Bottom Line: GA is well placed

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THE insurers have learned quickly since last week, when Guardian Royal Exchange worried the stock market with its openness about increasing competition and 'softening' premium rates. Yesterday's results from General Accident, noticeably more upbeat than its rivals, were initially greeted with an 8p rise in its share price despite a more modest increase in its dividend.

After the difficulties of 1990- 1992, the insurers are heading for a bumper 1994. General Accident is forecast to make pounds 360m- pounds 385m, up from pounds 295m last year, itself a record.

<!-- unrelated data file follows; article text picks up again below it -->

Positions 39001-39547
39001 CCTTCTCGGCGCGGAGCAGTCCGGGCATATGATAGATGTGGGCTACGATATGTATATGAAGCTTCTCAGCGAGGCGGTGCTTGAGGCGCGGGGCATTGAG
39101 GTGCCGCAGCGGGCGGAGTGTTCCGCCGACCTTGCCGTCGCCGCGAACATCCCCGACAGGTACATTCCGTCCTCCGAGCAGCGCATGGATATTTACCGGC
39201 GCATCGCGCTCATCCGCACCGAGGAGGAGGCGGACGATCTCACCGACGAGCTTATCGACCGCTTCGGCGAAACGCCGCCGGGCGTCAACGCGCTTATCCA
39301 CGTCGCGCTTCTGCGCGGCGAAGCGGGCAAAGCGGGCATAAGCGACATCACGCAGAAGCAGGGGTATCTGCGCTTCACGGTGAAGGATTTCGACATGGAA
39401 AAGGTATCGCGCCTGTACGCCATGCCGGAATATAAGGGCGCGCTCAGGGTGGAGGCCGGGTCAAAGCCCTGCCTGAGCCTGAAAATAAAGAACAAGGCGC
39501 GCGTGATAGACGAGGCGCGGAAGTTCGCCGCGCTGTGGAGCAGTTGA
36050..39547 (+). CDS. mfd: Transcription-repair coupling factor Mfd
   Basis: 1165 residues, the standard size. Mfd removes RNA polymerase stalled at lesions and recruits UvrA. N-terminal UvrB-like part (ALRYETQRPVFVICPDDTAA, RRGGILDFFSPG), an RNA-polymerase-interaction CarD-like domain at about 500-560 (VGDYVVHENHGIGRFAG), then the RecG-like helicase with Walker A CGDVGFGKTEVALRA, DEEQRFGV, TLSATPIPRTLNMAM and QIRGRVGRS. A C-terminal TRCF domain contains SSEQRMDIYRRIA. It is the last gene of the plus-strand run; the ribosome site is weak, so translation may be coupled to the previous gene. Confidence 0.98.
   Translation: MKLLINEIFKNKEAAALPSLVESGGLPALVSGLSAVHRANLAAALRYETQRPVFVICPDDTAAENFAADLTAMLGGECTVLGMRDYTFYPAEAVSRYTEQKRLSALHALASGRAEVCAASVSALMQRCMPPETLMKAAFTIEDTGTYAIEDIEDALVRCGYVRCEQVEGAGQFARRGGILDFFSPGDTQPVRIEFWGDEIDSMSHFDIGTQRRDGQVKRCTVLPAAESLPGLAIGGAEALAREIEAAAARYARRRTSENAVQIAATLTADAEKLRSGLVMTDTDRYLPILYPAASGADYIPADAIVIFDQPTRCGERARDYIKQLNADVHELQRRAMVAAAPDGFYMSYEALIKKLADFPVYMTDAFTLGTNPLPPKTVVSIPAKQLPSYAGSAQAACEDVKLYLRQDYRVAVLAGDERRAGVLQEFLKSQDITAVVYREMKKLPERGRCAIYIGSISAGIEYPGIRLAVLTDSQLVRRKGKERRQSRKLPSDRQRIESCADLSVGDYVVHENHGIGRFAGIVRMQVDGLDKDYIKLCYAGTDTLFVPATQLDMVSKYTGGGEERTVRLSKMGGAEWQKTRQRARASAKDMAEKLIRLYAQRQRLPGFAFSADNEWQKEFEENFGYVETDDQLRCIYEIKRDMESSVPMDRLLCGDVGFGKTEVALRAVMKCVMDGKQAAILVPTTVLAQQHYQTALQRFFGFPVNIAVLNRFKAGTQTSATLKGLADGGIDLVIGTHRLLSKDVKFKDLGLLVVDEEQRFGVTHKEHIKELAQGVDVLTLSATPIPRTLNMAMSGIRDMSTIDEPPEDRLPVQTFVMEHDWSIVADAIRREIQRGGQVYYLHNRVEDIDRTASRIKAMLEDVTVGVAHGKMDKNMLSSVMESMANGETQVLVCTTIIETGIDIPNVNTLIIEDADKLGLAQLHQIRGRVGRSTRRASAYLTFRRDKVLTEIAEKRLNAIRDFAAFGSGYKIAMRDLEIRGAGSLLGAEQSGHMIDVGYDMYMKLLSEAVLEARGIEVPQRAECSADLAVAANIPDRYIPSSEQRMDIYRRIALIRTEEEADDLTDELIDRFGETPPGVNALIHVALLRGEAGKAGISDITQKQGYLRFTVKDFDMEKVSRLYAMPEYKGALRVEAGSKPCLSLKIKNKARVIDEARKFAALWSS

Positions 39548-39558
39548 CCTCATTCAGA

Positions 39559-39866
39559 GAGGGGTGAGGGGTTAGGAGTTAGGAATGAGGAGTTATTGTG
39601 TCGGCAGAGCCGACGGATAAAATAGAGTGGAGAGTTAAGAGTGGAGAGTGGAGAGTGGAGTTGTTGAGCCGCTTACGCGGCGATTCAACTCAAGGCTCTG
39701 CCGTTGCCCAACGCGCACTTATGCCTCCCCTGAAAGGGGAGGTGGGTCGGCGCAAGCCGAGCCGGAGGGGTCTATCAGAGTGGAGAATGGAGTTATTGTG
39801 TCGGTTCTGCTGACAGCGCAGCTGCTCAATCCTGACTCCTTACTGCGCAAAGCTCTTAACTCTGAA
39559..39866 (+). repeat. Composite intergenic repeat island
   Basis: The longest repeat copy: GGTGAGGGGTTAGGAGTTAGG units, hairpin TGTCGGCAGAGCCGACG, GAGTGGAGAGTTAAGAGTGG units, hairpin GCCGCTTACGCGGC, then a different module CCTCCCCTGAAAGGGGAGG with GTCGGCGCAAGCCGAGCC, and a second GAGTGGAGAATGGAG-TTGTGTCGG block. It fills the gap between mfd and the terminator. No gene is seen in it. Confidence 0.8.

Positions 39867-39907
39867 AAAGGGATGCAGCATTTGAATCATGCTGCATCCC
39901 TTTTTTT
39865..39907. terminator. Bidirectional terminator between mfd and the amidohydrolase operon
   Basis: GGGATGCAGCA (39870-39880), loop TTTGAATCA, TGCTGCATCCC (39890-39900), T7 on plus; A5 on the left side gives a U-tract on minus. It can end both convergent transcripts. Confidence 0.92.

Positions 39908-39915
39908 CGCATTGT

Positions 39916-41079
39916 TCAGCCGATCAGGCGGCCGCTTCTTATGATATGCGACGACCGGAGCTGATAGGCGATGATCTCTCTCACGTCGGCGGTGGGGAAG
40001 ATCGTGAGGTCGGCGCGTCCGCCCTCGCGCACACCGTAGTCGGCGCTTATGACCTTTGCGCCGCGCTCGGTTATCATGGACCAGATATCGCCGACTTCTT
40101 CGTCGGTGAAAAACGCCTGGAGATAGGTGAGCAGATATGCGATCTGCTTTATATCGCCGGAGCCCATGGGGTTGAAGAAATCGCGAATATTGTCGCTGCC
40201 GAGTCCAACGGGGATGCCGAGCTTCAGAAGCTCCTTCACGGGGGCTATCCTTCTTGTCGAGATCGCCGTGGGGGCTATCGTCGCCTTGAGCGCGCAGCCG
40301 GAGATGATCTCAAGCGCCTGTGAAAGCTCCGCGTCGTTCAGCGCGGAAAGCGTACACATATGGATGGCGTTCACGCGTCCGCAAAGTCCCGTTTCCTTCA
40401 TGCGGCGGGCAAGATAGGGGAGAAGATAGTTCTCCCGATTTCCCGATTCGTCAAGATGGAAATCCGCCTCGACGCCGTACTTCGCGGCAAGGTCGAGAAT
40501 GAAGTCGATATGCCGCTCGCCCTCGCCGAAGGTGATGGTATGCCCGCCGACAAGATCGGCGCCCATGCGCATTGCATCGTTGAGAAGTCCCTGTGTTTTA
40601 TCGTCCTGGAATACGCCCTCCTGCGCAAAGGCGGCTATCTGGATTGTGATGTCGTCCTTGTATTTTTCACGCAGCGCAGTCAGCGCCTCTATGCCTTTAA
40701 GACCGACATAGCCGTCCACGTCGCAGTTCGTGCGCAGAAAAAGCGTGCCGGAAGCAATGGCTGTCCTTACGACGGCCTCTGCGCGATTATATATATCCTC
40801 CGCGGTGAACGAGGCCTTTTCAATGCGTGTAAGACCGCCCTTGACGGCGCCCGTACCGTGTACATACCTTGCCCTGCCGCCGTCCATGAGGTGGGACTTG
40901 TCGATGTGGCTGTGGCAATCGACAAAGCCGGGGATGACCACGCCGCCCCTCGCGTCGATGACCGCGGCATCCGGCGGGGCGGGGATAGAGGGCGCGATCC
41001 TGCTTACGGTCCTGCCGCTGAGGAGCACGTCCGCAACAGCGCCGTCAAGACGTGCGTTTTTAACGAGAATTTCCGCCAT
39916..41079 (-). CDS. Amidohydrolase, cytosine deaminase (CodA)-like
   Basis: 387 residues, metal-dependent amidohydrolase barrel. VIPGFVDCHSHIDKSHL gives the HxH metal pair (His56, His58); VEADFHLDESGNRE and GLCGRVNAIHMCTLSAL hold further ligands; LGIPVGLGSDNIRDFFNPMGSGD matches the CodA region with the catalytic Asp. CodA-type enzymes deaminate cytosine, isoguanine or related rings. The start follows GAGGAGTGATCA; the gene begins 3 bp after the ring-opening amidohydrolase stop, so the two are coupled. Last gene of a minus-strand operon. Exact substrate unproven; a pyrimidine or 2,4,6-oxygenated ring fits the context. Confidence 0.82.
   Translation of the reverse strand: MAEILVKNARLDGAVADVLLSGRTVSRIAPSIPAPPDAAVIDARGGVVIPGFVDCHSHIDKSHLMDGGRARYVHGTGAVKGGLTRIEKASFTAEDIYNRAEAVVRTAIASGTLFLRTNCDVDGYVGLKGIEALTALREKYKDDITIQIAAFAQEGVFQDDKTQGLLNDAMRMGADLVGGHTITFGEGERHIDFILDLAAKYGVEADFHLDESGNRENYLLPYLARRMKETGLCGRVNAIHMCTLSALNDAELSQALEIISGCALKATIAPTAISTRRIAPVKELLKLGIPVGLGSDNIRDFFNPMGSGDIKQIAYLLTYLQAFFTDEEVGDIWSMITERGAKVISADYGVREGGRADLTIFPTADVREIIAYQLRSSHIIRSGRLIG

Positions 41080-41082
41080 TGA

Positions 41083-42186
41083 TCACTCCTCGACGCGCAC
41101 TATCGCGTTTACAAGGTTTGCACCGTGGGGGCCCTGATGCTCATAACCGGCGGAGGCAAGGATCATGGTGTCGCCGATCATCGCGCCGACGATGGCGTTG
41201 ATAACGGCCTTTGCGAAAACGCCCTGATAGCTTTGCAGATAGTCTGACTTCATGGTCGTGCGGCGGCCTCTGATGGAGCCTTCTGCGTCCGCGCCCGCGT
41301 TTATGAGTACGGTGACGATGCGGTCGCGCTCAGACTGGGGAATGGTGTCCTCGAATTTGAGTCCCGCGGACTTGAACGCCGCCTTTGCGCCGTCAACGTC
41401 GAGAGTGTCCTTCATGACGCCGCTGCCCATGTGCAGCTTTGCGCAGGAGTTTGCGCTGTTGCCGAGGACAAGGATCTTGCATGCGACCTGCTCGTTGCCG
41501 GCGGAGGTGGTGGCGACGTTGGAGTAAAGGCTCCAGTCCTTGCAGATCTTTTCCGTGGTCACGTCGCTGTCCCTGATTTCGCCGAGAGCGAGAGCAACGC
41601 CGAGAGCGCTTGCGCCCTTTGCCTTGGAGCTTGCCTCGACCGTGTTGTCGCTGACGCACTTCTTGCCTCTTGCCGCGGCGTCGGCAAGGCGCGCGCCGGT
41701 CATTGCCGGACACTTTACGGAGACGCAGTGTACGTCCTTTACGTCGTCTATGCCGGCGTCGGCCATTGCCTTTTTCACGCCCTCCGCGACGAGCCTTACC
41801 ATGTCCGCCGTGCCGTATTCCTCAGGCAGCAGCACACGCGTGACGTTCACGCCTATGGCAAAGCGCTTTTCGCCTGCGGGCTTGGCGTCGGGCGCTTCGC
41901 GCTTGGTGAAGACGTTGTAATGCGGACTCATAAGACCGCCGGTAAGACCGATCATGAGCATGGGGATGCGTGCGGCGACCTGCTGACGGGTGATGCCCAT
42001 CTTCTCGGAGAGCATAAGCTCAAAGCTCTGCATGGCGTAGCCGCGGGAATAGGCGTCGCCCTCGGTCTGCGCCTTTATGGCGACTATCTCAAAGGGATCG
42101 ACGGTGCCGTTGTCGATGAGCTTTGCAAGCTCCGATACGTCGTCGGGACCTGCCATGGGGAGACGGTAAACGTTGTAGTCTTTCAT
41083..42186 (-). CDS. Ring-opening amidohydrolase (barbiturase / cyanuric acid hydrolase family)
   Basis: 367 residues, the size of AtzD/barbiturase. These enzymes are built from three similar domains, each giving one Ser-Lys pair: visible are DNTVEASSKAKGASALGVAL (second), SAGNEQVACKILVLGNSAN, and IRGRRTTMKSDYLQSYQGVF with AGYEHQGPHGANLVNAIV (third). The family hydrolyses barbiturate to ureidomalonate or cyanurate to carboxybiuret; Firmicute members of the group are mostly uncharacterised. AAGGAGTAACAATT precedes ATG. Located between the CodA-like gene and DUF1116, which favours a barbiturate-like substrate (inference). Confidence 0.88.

But this very success will itself attract more competition - perhaps led by the privatised French insurers. Investors will become increasingly nervous.

General Accident looks well placed to meet the turning insurance cycle. It made money on UK underwriting for only the third time in 20 years, and hopes to improve on that pounds 59.7m profit this year. With the UK representing only a third of its general insurance business, it is less exposed to downturn than some rivals, notably Sun Alliance.

The company has struggled to make much of a success of 1-2-1, its direct insurance arm, but profits from life insurance, which is more reliable, are growing rapidly, up from pounds 34.8m to pounds 49.1m. A recent internal transfer of the ownership of the UK life company valued GA Life at more than pounds 375m.

General Accident's management is well regarded, but for all this, at the moment there is no compelling reason to buy the shares.

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